JUMPING RIGHT INTO THINGSThe Latin phrase "In medias res" (pronounced "in meh-dee-us race", among other ways) means "in the middle of things" and is normally used to describe a narrative technique that involves dropping the reader into a story that's already in progress, leaving the beginning of the story to be filled in later (hopefully). It's also normally a bad sign. It's often used by writers as a hook. An attempt to draw in the readers attention right away by plopping them into the middle of the action, which normally means that the beginning of the story isn't believed to be capable of doing that. I'm sure you can see how that would be a bad thing. This isn't true of every use of the technique, of course, but it does happen quite a bit.
"In medias res" certainly describes issue one of Invincible. The very first page details a currently unnamed character, who's obviously the protagonist, hurtling through the air with a man "wearing" a bomb. Three pages later, we have the same person, four months earlier, sitting on the toilet. The next few pages show that character (whom we soon learn to be Mark Grayson) going to school and working at a fast food restaurant. This brings me to my original point. Tell me, which beginning would have had you more excited to turn to the next page: The (actual) beginning, where a teenage kid sits on the toilet while his mom makes a masturbation joke, or the (used) beginning where we're treated to a giant explosion by the end of page three? I bet I know the answer.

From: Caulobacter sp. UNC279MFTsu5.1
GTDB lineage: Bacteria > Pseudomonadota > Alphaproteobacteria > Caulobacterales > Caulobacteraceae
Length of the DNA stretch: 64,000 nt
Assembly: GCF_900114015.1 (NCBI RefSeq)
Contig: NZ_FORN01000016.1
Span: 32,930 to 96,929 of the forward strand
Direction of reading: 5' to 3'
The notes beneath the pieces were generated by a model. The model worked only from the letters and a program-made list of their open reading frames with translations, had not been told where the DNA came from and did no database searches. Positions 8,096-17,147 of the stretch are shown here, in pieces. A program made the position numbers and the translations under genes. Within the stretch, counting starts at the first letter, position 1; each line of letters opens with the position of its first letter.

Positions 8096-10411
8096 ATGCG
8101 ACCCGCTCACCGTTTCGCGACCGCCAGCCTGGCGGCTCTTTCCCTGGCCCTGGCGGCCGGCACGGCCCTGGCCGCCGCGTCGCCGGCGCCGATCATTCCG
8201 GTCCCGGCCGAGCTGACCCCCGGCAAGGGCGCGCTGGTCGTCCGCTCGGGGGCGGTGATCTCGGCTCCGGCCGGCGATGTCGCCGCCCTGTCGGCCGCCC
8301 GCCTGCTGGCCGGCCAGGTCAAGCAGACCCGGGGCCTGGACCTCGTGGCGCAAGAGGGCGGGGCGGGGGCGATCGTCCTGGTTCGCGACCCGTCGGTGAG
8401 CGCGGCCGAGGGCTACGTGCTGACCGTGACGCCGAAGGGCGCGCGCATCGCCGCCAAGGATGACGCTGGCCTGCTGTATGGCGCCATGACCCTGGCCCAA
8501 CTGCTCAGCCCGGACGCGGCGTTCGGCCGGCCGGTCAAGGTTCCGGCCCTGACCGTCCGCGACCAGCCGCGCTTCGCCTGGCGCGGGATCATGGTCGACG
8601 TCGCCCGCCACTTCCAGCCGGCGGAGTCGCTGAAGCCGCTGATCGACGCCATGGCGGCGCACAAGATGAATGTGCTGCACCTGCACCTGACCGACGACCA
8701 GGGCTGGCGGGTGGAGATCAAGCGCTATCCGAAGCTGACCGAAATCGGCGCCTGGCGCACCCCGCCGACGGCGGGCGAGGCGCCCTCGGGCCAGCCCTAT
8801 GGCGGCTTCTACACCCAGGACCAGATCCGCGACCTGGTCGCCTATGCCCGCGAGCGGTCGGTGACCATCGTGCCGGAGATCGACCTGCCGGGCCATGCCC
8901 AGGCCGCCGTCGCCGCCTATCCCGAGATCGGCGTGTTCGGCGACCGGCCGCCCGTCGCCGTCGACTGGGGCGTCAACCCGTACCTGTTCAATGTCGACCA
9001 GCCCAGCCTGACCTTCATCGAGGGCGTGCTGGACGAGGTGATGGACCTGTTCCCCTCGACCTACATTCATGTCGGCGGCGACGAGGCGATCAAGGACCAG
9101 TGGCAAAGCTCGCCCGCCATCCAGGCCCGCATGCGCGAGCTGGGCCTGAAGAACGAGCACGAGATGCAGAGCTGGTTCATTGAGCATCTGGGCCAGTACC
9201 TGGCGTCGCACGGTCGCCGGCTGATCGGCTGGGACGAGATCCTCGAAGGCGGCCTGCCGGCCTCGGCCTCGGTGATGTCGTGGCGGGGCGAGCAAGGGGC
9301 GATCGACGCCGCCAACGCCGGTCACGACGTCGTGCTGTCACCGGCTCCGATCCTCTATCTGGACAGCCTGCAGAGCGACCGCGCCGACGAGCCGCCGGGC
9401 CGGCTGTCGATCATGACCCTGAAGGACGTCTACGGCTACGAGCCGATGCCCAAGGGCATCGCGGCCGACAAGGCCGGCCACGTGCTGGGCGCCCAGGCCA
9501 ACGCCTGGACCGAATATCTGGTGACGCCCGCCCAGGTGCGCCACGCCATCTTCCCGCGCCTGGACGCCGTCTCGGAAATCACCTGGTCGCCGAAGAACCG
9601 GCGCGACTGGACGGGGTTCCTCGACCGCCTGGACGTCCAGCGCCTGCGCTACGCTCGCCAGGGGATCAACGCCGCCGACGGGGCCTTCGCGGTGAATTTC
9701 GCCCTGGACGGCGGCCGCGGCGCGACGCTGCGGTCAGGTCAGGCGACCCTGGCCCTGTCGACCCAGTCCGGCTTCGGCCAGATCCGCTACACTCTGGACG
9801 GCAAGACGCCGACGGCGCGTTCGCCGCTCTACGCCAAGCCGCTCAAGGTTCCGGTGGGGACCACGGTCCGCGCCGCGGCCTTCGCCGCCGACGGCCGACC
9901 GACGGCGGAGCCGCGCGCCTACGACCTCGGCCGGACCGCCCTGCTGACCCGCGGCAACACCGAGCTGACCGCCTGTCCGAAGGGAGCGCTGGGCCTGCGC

I'm by no means attempting to criticize the storytelling techniques of Mr. Kirkman, as this is a very good debut for the series, but I do find it interesting that even a comic that has as strong a story as this one has to rely on this type of technique in order to get the attention of readers. I wonder, would the modern day comic world even be able to survive without "hooks" and the words "to be continued..."?
Something to think about.
A FAMILY AFFAIRAs I mentioned, Invincible has a very strong story, and we get to see its foundation in the first few issues. There's a strong family element to this comic that provides a large source of material for later stories. At this point, the Grayson family is a lovable set of people, the writing behind them is strong, and you immediately get a sense of how close these people are. We also get a good sense of each individual's own personality. It's all done very well and the good work goes on to be the fuel to some truly great stories later on in the series.
That's part of the problem, though. Perhaps it's not so noticeable reading this comic for the first time, but looking back on it, it's easy to see just how much of this issue is all ground work. The story's there (in a very small way), but it really hasn't got rolling yet. Mark getting his powers, the introduction of the family dynamic, and Mark getting into the superhero business is all setup. There's really nothing wrong with that, this is the first issue, after all, but when you factor in the comic's "in medias res" beginning, it really makes you wonder about how much confidence was behind the foundation of such a great comic.